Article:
The Sima Power Station, located south-west in the Sima Valley, utilizes water from two geographically separated areas and is in reality two power stations, Lang-Sima and Sy-Sima, which share the same machinery hall.
Lang Sima Power Plant
uses water which is stored in Rundavatn and Langavatn. Langavatn has 48m. of working storage. Both dams are retained by rockfill dams, gathering water from the rivers on the west side of the big glacier Hardangerjokulen. Langavatn gave rise to the name Lang-Sima.
Sy-Sima Power Plant
Water from Bjoreio and the south side of Hardanger jokulen is diverted to the main storage in Sysenvatn, where you now stand. Sysenvatn has 66 meters of working storage and a top water level 940m. above sea level. The water is retained by a rockfill dam and is among Norway’s biggest. A tunnel leads the water to the forebay Rembedaisval Sysenvatn gave rise to the name Sy-Sima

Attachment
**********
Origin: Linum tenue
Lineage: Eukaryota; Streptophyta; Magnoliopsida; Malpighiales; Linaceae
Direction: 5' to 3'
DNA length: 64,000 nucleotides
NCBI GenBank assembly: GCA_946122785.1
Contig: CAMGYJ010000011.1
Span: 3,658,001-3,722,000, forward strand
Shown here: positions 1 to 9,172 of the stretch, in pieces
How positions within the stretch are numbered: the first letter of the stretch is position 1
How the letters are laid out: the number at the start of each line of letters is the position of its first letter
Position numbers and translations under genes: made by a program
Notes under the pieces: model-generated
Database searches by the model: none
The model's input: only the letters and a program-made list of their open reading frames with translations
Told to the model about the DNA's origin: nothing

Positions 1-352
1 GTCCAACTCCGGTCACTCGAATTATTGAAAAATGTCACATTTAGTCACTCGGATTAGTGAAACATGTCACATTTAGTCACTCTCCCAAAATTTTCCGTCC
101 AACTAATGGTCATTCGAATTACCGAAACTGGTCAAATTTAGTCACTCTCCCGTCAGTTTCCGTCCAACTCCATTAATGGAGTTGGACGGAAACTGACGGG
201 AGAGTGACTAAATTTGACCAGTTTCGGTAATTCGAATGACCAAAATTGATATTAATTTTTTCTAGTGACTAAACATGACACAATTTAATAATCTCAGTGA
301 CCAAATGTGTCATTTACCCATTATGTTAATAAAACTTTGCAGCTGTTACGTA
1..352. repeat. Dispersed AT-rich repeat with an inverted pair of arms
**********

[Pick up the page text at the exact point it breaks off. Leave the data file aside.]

This drawing clear ly shows what is meant by „gathering water by the roof guttet principle. Highlying
water, in part behind dams, is network of natural river basins or artificial conduits tunnelled through the rock. The most important sluices and valves may be opened and shut by remote control either from the Station control room at Sima or the operating centre in Sauda. In this way it is possible to „store“ water until it is needed before releasing it down into the pover station turbines.
The Sysenvatn lake is retained by a rockfilI dam with an impervious, moraine core. The enormous weight of the rockfill keeps the reservoir water in place. Both sides of the watertight core are provided with filter zones of sand and gravel thus preventing the core from being washed away The huge quantities of stone used in the backfill on both sides we e collected in part from the tunnel operations nearby, and in part from reservoir areas now under water. The backfill is faced with large, placed stones.
Source: Information board on site